The other expectation that was a challenge was late work. My school strongly requested we adopt a late work policy of allowing students to turn in work from the week on Fridays at 8PM (so they could work on their missing work on Fridays). The suggested policy also suggested that they be allowed to turn in late work one week late, for half credit, then nothing. In some ways that was more generous than I was used to (I’m used to assignments being due the next class), and in some ways it was more stringent than I was used to (I typically take late work until the end of the quarter), but I agreed to try it. Unfortunately, it was really hard for both the students and me. First, because it was not a school wide policy and just an “encouragement” for us to follow, I felt like there was still a lot of confusion; I don’t think enough teachers were doing it for it to benefit the students in terms of being a clear message. And second, because students thought every assignment was due on Friday, they were falling desperately behind in a writing class. We pretty much turned in two pages a day, so if students waited until Friday, that was eight pages of writing! On top of that, a lot of the nuanced instruction was being lost; they didn’t really remember (or care) what skill we were working on each day, they were just overwhelmed with the pile of work they had to do. We changed the system at mid-quarter, at the end of the narrative unit, to a much easier and more sustainable grading system. Even though there is somewhat less flexibility (because assignments are due the next day), in the long run I think it’s benefiting students greatly because a) nearly all of them are staying on track and b) they feel so much more successful because they actually have the tools in place to do the work assigned that day (ie, they have the work from yesterday so they are able to do today’s work). As I write this, I’m thinking about the argument against homework; this is one of the reasons I’ve advocated against homework, so that all students can start each day from an even playing field. Phew. So, that has been a challenge; the alternative, as I see it, is to require they stay in the asynchronous class while they write and while I meet with small groups of students, but that feels like I’m micromanaging them and also like I want them to be tied to a screen when they don’t need to be.

Loss of instructional days and how I changed my content

As I mentioned before, I feel like I’m losing two days a week of instruction (on a year long class schedule), so I’ve really had to be strategic about tweaking and modifying my content. Here are some changes I’ve made this year to account for remote learning and less overall time:

  • I cut out a few mini lessons on narrative writing to help them think of ideas for narrative pieces; 2-3 strategies was enough. They don’t need extra this year.
  • For the literary analysis unit, instead of having students read several short stories and then pick one, I chose some very short chapters of books (Poet X, El Crossover) and a children’s book (Papi tiene una moto) instead; and, I let them just pick one, I didn’t make them read them all and then pick one.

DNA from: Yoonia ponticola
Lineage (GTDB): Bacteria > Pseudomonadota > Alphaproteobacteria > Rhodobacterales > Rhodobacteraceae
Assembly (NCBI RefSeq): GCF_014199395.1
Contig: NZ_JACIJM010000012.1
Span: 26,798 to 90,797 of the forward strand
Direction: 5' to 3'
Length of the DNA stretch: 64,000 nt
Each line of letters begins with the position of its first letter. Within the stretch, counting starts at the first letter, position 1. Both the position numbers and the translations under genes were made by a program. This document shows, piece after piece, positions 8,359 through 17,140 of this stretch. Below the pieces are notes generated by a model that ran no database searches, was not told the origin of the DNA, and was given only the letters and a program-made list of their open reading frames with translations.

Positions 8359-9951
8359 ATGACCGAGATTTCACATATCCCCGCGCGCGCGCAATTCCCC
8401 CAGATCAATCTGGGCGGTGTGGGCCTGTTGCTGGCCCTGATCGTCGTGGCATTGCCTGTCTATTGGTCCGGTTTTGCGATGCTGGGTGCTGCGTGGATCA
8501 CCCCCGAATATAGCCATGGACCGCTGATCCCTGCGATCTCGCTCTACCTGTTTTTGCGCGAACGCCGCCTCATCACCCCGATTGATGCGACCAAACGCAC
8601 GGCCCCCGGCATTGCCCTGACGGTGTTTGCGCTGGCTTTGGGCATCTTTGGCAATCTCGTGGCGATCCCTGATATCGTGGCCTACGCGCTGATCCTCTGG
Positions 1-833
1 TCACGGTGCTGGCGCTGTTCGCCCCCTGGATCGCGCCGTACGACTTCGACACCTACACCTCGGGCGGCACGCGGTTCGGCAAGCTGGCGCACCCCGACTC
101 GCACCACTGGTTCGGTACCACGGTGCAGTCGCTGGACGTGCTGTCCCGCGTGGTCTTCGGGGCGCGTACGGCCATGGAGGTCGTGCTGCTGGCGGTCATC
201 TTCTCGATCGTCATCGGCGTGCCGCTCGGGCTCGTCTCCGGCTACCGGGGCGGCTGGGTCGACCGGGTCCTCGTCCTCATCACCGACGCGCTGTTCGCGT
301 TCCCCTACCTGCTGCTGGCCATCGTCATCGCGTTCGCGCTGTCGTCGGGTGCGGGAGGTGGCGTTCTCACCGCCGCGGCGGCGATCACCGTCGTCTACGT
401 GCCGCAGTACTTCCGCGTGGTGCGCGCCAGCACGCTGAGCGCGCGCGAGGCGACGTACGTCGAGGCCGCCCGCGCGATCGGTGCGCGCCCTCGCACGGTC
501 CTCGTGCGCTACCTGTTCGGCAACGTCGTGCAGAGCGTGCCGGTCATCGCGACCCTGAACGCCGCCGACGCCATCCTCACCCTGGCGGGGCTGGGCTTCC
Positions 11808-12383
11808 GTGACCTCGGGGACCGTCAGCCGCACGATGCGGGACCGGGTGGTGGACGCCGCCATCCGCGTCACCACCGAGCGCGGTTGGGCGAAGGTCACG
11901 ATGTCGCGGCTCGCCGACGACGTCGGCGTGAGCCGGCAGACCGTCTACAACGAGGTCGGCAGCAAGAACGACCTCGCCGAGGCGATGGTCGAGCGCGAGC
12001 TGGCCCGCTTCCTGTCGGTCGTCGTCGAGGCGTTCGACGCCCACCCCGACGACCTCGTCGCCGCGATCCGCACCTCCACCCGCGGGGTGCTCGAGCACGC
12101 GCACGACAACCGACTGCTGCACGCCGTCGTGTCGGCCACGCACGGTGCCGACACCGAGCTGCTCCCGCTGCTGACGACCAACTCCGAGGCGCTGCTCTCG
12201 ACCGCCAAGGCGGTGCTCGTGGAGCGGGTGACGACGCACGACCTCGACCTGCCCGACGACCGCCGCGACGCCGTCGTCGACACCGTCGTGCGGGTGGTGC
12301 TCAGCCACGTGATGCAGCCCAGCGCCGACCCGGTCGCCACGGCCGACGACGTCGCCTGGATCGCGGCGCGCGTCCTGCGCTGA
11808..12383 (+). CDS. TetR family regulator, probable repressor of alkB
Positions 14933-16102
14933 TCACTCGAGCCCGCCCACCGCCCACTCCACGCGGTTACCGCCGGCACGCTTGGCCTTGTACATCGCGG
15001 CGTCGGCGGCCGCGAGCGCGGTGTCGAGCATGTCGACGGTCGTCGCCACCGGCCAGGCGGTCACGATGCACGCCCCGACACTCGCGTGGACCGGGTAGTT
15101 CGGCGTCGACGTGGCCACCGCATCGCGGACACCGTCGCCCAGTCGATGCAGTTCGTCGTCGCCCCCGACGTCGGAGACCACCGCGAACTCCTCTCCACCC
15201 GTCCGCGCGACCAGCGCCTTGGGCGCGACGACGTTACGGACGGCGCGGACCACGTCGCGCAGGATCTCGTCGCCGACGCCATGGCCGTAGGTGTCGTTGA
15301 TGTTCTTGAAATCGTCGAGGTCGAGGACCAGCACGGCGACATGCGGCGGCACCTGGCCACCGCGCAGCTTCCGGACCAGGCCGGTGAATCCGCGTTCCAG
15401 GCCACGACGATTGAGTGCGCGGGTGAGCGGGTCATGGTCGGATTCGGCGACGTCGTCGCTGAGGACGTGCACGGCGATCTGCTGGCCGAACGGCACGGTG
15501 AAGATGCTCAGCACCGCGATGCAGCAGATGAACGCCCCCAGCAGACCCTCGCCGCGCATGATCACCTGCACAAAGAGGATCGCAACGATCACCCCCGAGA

• Also, I’m trying to choose mentor texts and text options that are high interest and relatable to make it more relevant during this really hard time (which is I why I chose Poet X, El Crossover, and Papi tiene una moto instead of classical literature like last year).
  • I typically have students turn in a final piece and also take an exam, which is an on-demand piece (for example, turn in a final polished narrative, and then write a new narrative in one sitting using all that you know); this year, because of their bandwidth and mine, as well as reduced time, I’ve let that on-demand/exam go.
  • Last year, I did personal narrative writing first quarter, and then character analysis / reading workshop second quarter. (If you’re interested in reading workshop, you can check out this blog post).  Given that reading is much harder to keep tabs on, I thought it would be better to do literary analysis (a writing unit) while remote and do the reading unit when back in person, at least hybrid. Not that it’s all about policing and compliance, because it’s not. But the reading workshop is a little bit of a lift and I thought it would be better to stay the course with writing workshop while fully remote. It alleviates everyone’s stress level to stick with what we know. 

Transitioning to hybrid learning

I’ve thought a lot about how I’m going to transition to in-person learning with students a few days a week. In fact, it’s been a big debate at school about whether students who are not attending in person will have completely asynchronous work for that day or whether they will log into your live class for the day. I’ve decided to livestream my class each day, just for about 45 minutes (10 minutes of reading, 10-15 minutes of the mini lesson). So, students attending live won’t log into Google Meet, they’ll just come to class, read, and use their physical notebooks to go through the mini lesson, then write and meet with me for their conferences. Students at home will log in to the Google Meet, read for 10 minutes, and watch the same mini lesson, then log off and go and write. I will meet with students who are in class to check in on what assignments they’ve completed and give feedback on their writing; students at home just need to finish that day’s assignments, but won’t need to tune in for any writing conferences.

The technology: I have connected my laptop, my extra monitor, and my Smartboard (I basically have three monitors). I will have the Google Meet open on my extra monitor, and my document camera on my laptop and the Smartboard (under Display Settings, you need to duplicate screens on two of your three monitors). Then, I will be able to share my document camera screen to the kids at home in the Google Meet, and the students in front of me will see the document camera on the Smartboard in front of them. They’ll all get the same mini lesson. And, if anyone gets quarantined (including myself), we can just continue on with the plan, hopefully minimizing any disruption and allowing us to continue the joyful work of writing, sharing, and building our community. Fingers crossed with have the bandwidth (both literal and figurative), to make that happen! 

Whew. I feel like this post is a lof about the nitty-gritty details about the HOW I’m making all this work. I hope to include more of my WHY and of my heart with you in my next post. 

I hope this was helpful for you; if anything, I hope it was helpful to at least hear how one heritage teacher is navigating these uncertain times. How are you doing, my friends? And HOW are you doing it? I’d love to hear from you.

Sending you all the love and good vibes I have on this Sunday night 🙂

Adrienne